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FROM time to time, every columnist worth his salt likes to deliver himself of what one might term a "cultural overview" (dread phrase!), inspired by the release of a book, television programme or film (never movie if you please!). A slice of autobiography here, a dash of reappraisal there and - bob's your uncle! - another award-winning column has been chalked up!

The forthcoming re-release of Alfred Hitchcock's film Psycho (the "p" is silent) nearly 40 years after its premiere prompts me to offer another of my "cultural overviews". Psycho raises two interesting questions I would like to take a stab at.

QUESTION: To bath or shower? In the wake of this cinematic masterpiece, there can surely be no question. I have never been a great shower man, preferring the long, relaxing dip to the ghastly "rainstorm" effect that invariably leaves one so soggy and uncomfortable. If only Miss Janet Leigh had not succumbed to the prevailing tide of American fashion, so novel in 1960, Mr Bates would have pulled back the shower curtain, found the shower empty, placed his knife back in the kitchen drawer and returned to cooking the Full English breakfast that, in my experience, is so much more popular with today's hotel guests than the unexpected visit from Mine Host. Meanwhile, Miss Leigh could have enjoyed a good wash-and- brush- up in the bath and emerged ready for the busy day ahead.

QUESTION: Should one ever be tempted to venture beyond the highly civilised and informed pages of The Good Hotel Guide? Obviously Bates Motel was a family-run enterprise in a period building within a rural setting with full en-suite facilities: in many ways, it provided a delightful setting to put one's legs up.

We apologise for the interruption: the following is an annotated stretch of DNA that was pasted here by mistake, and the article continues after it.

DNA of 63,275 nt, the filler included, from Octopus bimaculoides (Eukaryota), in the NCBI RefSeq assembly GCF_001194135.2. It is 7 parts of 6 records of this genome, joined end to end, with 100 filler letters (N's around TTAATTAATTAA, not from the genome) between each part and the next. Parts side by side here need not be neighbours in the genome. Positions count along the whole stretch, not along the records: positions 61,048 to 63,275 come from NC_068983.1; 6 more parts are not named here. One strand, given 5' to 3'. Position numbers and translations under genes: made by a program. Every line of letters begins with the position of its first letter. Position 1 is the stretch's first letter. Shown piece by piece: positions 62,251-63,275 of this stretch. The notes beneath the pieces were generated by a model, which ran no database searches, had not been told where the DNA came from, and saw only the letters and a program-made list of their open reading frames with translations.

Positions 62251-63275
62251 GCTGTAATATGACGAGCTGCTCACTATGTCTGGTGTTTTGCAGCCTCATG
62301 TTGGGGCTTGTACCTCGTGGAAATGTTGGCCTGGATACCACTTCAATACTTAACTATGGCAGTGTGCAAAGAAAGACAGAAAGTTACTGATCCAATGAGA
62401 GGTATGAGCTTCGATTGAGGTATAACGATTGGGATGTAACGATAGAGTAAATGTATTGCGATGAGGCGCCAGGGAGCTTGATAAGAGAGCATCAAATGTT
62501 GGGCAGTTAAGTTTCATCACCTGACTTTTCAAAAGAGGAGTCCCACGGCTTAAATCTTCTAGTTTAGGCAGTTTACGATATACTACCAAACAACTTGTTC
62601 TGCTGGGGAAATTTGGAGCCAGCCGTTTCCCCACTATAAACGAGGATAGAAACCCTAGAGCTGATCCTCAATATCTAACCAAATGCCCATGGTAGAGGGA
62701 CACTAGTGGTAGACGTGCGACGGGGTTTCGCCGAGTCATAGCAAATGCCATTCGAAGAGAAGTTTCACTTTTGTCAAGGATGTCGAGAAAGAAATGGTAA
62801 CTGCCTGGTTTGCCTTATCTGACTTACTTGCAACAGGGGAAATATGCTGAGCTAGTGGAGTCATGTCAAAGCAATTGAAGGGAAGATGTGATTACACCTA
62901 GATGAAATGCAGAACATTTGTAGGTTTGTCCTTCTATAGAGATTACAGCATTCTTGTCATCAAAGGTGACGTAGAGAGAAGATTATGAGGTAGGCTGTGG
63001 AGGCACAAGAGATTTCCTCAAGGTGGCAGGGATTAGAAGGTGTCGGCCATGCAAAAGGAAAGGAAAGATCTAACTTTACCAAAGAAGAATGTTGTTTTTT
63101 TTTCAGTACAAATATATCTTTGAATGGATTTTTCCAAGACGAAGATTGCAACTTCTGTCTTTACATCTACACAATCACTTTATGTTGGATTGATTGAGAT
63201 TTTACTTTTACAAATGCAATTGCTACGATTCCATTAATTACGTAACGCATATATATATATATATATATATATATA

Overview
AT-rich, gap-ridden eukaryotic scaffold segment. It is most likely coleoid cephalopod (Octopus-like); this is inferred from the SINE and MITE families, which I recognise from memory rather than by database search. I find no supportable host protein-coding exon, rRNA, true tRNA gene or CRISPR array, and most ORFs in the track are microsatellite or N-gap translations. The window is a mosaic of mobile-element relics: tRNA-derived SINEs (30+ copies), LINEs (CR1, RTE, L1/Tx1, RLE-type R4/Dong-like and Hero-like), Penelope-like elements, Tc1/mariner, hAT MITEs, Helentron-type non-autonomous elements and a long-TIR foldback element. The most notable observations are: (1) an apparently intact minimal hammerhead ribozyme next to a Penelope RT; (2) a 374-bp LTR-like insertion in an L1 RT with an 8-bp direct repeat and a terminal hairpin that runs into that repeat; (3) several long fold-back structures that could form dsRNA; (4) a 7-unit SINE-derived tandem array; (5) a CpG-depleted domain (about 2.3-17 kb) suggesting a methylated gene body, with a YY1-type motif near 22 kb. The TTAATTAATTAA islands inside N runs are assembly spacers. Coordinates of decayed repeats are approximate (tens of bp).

But, in the final analysis, it simply did not offer the warmth of welcome expected by the Guide's inspectors. So in the light of subsequent events, my answer to this puzzler must surely be "no". It seems to me undeniable that Miss Leigh would have enjoyed a more relaxing stay in a hostelry recommended by The Good Hotel Guide. Thirty years on, Bates Motel has still not rated a mention, though rumour has it that over the past year their Terrine de Canard de Maman with a Rosemary and Dill Sauce has attracted the enthusiasm of the equally estimable Good Food Guide.

So much for that. Might I now, as something of a buff, follow in the great tradition of the columnist and furnish you with a list of Little Known Facts about Psycho? Here goes!

Alfred Hitchcock adapted his classic film from the little-known novel Miss Plumtree's Guest House by Barbara Pym, which detailed the ups-and- downs of a spinster in late-middle-age running a guest house just outside Bexhill-on-Sea. There are no murders whatsoever in the original novel: instead, all the guests enjoy an excellent night's rest and, due to Miss Plumtree's meticulous housekeeping, emerge fully refreshed for the day ahead. Aficionados of Miss Pym's work remain horrified at Hitchcock's adaptation, proclaiming it unfaithful to the original text in several important aspects.

The role of motel proprietor Norman Bates was originally to be played by up-and-coming young actor John Redwood, but at the very last moment Hitchcock decided that he lacked the element of humility and deference that was so essential. Redwood went on to enjoy a successful career in British politics and is currently receiving critical acclaim in the role of Mitch Brenner in a revival of Hitchcock's The Birds, adapted for touring repertory with Penelope Keith as the flamboyant Melanie who is constantly attacked by a single canary, Patch. The young Barbara Cartland was originally engaged by Hitchcock to take on the role of Mother. Sadly at the very last moment he decided that, in those far-of days of innocence, the American film censor would not let it through.

After toying for some time with giving the part to Margaret, Duchess of Argyll, and then Ruth, Lady Fermoy, he eventually decided to abandon it altogether, incorporating the mother into the deranged character of Norman Bates.

Many readers have asked what became of the unfortunate Mr Bates. I am delighted to inform them that he is fully recovered, and that he is now an occasional Spectator diarist and a stalwart member of the Garrick Club, voting against the admission of women back in 1995.

However, in the debate over the recent Garrick refurbishments, Norman mounted a vociferous campaign in favour of the conversion of the upstairs billiard room to luxury shower units, which Her Grace, The Duchess of York, will be opening in the spring.

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